For decades, wine producers have used chemical fertilisers, pesticides, and other man-made solutions to solve agricultural problems. And while these certainly have the intended short-term effect of keeping plants safe so they can be harvested and used to produce wine, the long-term ramifications are something that we’re only recently starting to see come into effect.
For the land, the use of these chemicals alters soil composition.
When it’s done too much, the terroir may start to lose some of the individual characteristics that make the wine grown using it so special. The loss of these unique aspects of the wine would be a huge blow to producers who take great pride in their land and the role it plays in their production.
However, we also have to think about how these man-made solutions affect the natural order.
Chemicals that make their way into the soil or water have an effect on the wider ecosystem. Plant compositions change and animals of all types are affected by the use of these chemicals.
In making the switch to organic, many producers are finding healthier ways to grow their grapes that will allow their land to stay stronger and produce grapes that are more representative of it.
Stepping Back into Tradition
Another important issue to bring up with the move towards organic is how it brings producers closer to the traditions that the Italian wine industry has held so closely for centuries.
Anybody who visits an Italian winemaker’s website, regardless of the specific producer, will usually see some mention of having respect for the traditions of the land and those who came before. The history of the industry, which stretches back for thousands of years, is something that Italian producers take great pride in.
Of course, the chemical solutions that many use today when growing their grapes are fairly recent inventions.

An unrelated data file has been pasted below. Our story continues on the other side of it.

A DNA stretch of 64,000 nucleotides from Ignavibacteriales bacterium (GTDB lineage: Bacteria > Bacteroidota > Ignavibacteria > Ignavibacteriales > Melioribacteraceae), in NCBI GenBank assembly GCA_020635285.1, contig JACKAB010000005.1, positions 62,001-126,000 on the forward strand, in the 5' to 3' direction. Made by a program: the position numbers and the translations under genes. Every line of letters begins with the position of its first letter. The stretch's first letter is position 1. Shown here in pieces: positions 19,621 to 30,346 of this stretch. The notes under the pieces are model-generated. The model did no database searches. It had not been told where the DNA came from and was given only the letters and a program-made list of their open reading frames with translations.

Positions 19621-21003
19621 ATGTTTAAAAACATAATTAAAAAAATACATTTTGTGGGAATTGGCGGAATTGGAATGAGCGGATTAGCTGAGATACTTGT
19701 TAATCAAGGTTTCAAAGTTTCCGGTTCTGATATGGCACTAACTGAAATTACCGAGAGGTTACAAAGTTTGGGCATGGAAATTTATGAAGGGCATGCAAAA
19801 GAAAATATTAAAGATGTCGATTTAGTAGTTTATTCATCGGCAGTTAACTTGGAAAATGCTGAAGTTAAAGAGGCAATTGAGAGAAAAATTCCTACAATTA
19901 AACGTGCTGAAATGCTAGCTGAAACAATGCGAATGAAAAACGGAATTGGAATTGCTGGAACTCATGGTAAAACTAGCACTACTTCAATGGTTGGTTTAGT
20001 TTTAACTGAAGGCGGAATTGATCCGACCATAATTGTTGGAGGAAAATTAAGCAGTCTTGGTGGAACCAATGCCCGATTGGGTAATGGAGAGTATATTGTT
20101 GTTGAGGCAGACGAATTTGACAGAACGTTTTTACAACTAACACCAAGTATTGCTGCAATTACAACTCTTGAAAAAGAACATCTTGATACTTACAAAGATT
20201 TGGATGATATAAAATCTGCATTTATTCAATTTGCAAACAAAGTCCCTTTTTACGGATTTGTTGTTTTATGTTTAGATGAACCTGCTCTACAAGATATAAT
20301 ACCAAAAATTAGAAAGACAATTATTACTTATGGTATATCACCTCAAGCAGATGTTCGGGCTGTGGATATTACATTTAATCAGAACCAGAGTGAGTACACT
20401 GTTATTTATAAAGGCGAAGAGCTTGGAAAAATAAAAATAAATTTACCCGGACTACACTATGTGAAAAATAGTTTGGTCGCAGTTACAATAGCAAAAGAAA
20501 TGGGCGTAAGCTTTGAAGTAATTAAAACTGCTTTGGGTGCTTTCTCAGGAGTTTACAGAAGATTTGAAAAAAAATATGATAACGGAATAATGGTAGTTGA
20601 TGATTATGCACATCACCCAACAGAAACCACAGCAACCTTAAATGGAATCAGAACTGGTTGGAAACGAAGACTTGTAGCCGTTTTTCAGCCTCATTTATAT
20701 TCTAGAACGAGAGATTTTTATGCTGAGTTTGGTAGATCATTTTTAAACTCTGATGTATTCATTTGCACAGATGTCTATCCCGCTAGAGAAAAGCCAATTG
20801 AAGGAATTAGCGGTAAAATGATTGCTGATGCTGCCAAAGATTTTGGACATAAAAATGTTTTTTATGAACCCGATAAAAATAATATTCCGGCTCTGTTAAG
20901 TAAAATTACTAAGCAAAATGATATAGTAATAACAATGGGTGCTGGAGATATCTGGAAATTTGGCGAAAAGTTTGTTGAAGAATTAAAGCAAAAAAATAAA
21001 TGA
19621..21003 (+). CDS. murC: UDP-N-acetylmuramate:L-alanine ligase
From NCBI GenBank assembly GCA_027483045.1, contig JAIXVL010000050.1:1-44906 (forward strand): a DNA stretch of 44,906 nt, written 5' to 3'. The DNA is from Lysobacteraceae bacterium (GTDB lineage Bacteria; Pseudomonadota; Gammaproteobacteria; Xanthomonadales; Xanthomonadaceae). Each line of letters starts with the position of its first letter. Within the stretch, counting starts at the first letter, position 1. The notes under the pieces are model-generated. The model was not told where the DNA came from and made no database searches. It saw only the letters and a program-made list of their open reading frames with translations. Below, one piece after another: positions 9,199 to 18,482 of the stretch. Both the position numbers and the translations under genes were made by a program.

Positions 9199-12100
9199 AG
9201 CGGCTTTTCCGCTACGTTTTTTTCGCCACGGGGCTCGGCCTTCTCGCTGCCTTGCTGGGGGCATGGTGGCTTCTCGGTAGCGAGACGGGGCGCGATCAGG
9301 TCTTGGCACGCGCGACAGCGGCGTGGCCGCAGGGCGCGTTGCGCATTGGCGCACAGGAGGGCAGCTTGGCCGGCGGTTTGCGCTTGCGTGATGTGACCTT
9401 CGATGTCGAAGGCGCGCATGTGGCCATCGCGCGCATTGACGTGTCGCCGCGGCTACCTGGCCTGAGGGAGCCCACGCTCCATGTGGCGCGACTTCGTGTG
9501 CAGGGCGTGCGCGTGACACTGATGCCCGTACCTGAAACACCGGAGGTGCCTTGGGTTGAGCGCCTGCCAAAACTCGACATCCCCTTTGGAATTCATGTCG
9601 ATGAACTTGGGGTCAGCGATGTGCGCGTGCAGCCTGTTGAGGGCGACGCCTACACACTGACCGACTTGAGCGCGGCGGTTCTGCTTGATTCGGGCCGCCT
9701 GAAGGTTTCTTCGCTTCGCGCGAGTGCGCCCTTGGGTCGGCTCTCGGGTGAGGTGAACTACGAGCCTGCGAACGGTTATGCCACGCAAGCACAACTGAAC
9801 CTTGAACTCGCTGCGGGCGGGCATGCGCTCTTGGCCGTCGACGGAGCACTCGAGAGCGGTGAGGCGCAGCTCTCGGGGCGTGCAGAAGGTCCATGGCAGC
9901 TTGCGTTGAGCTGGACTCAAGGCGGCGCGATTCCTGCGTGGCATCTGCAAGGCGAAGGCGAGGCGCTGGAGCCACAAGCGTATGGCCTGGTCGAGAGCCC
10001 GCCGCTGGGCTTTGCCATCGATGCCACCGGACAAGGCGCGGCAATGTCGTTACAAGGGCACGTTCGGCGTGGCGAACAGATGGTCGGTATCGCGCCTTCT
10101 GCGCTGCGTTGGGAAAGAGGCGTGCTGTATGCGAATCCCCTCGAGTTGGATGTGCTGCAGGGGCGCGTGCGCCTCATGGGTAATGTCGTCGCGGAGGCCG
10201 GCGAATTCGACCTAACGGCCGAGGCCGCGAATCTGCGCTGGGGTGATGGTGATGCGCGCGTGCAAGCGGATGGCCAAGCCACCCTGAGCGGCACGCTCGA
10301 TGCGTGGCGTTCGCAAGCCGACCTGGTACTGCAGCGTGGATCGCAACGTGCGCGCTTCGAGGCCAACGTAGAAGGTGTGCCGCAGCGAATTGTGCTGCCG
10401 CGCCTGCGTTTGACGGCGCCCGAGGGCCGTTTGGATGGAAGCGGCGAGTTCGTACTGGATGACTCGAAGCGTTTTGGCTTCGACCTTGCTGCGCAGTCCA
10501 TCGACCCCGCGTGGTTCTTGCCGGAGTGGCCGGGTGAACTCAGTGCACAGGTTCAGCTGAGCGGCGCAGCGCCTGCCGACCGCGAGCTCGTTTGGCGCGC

Some who have adopted the organic growing style may do so because it brings them closer to the natural farming methods that were used hundreds of years ago. By forsaking man-made solutions, they bring a sense of tradition back to their wines that some might argue has been lost.
The Final Word
We are far from being in a place where organic wine production is the dominant form of production in Italy.
As we mentioned, fewer than 20% of Italian vineyards use organic growing methods. And there is still some debate about the effects that these methods have on the quality of the wines produced. Some see them as a hindrance whether others believe organic methods allow for earthier notes to shine through.
What is certain is that Italy has taken to organic production faster, and in higher volume, than any other country. Between 2013 and 2018, the amount of land dedicated to organic wine growth increased by 53%.
And that growth is ongoing.
What this means is that those who wish to try organic wines should look to Italy as the trailblazer. The Italian wine industry has been creating organic wines longer and has dedicated enormous resources to this niche.
If you need proof, just check out the Xtrawine catalogue to see our collection of organic Italian wines!